February 21, 2024

What Is The Link Between Mental Health and Sleep?

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An estimated 50 to 70 million Americans have chronic or ongoing sleep disorders. But how does sleep affect your mental health? Is interrupted sleep better than no sleep at all? And how many hours of sleep do you need for mental health? In this article, we answer your questions and explore the connection between mental health and sleep so you can start racking up more zzzs. 

How Does Sleep Affect Your Mental Health?

Or should the question be: how does your mental health affect your sleep? 

The extent to which sleep causes mental health issues isn’t clear. But what we do know, thanks to a growing body of research, is that good sleep, alongside nutrition and movement, is fundamental for overall health and well-being. 

Author, scientist, and Professor of Neuroscience and Psychology at the University of California, Berkeley, Dr. Matthew Walker, says: “Without sleep, there is low energy and disease. With sleep, there is vitality and health.

Sleep and mental health are closely connected. Anxiety, depression, panic attacks, and seasonal affective disorder (SAD), just to name a few, can affect sleep. Anxious thoughts running through your head can make it difficult to nod off. Panic attacks can wake you up in the middle of the night. Sleep disturbances can be one of the symptoms of depression. 

At the same time, studies suggest that poor sleep can make it difficult to make decisions, control your emotions, and cope with change. Sleep deficiency has also been linked to depression and risk-taking behavior. 

In a major review of 65 randomized controlled trials consisting of over 8,000 people, researchers found that improving sleep quality leads to a reduction in symptoms of anxiety, depression, and stress. 

Various studies suggest a bidirectional relationship between sleep and mental health, meaning each can contribute to the development and is also a consequence of the other. For instance, depression can contribute to sleep disturbances and vice versa. 

Just the thought of being anxious about being unable to sleep can make it feel impossible to get to sleep. Anxiety is often connected with sleep problems, but sleep deprivation also appears to increase anxiety symptoms, creating a vicious cycle. Studies report an association between insomnia, depression, and anxiety.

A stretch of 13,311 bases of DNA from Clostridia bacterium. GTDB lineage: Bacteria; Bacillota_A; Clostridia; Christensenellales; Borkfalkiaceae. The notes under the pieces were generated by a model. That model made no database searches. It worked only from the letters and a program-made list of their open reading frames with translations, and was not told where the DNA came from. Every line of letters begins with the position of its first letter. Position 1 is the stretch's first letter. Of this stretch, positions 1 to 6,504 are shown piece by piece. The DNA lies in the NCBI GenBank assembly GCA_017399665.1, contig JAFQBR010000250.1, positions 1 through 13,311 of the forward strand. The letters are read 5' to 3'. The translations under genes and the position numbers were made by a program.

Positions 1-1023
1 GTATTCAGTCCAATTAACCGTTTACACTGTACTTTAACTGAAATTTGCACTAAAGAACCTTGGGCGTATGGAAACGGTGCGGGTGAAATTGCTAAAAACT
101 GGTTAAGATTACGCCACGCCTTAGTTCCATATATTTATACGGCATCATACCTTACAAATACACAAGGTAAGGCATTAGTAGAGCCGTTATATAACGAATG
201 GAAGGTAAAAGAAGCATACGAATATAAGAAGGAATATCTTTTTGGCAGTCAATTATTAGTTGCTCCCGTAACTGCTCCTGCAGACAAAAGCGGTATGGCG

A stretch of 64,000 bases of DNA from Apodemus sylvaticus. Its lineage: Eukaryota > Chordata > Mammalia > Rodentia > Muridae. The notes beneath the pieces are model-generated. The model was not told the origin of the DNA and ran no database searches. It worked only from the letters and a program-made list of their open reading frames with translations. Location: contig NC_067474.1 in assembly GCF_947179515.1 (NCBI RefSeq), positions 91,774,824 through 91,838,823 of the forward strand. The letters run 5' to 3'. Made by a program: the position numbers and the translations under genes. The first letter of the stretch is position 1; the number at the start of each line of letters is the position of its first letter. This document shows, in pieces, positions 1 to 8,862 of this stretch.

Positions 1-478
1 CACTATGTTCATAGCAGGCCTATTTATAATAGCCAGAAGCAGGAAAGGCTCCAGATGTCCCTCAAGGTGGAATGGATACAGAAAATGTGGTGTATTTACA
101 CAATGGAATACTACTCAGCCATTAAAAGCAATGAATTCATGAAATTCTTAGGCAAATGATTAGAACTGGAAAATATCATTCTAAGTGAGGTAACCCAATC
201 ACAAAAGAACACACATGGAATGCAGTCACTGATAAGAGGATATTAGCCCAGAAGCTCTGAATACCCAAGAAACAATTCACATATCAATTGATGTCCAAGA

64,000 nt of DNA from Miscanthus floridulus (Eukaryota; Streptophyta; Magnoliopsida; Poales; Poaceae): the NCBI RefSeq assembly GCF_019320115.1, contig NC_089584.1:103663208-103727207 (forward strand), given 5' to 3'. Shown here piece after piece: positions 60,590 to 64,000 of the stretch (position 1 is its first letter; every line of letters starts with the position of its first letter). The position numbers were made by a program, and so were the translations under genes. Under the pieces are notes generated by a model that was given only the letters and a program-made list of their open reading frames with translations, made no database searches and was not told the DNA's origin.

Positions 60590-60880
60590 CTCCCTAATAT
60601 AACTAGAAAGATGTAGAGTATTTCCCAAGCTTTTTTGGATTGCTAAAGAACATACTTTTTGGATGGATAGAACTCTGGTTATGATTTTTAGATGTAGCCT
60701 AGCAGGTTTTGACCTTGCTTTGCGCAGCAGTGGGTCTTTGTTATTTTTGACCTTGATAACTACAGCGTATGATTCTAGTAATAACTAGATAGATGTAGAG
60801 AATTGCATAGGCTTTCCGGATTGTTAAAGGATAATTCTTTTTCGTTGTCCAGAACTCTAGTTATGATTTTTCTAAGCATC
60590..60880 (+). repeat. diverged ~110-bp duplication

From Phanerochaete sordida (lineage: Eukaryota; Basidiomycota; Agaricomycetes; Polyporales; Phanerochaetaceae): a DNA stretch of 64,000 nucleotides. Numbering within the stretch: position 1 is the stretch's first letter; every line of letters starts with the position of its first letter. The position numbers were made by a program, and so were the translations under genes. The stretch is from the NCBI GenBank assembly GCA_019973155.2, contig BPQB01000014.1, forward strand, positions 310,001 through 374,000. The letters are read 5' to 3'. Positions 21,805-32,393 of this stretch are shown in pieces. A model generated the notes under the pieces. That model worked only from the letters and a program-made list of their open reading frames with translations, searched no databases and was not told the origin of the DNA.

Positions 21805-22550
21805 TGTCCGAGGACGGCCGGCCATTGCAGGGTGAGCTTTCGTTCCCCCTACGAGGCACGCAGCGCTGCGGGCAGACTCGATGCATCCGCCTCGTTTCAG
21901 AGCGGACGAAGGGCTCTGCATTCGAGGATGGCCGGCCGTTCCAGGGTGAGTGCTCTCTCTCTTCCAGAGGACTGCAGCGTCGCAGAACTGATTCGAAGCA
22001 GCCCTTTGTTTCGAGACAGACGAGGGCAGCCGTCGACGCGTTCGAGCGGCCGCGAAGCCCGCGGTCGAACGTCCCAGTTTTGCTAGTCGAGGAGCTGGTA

As difficult as it can feel at times, prioritizing good sleep and addressing sleep problems is an important part of supporting mental well-being. 

What Are The Side Effects Of Lack Of Sleep? 

Most people know what it feels like when you don’t get enough sleep. Side effects of a lack of sleep include: 

  • Difficulty concentrating
  • Memory lapses and forgetfulness
  • Increased irritability
  • Mood swings
  • Difficulty performing tasks effectively, impacting productivity, reaction time, and alertness 
  • Weakened immune system
  • Decreased coordination
  • Increased risk of accidents and injuries

It’s not quite as straightforward to repay sleep debt or a sleep deficit by catching up one night at the weekend. Sleep debt can build over time, and it’s easy to put it off. Even if you start to feel normal after not sleeping enough, your neurocognitive performance may still be lower than your baseline. That’s why it’s so important to get plenty of sleep regularly rather than occasionally. 

There are so many reasons why people experience sleep problems, like: 

  • Stress and Anxiety: Worries, stress, and anxiety can impact sleep. 
  • Poor Sleep Hygiene: Irregular sleep schedules, inconsistent bedtime routines, and a lack of a conducive sleep environment can contribute to sleep difficulties.
  • Caffeine and Stimulant Intake: Consuming caffeinated drinks or other stimulants, particularly close to bedtime, can interfere with the ability to fall asleep.
  • Irregular Work Hours: Shift work and irregular working hours can disrupt the body’s natural circadian rhythm, making establishing a consistent sleep pattern challenging.
  • Medical Conditions: Conditions, such as chronic pain and sleep apnea, can interfere with sleep quality.
  • Medications: Some medications may have side effects, affecting sleep patterns.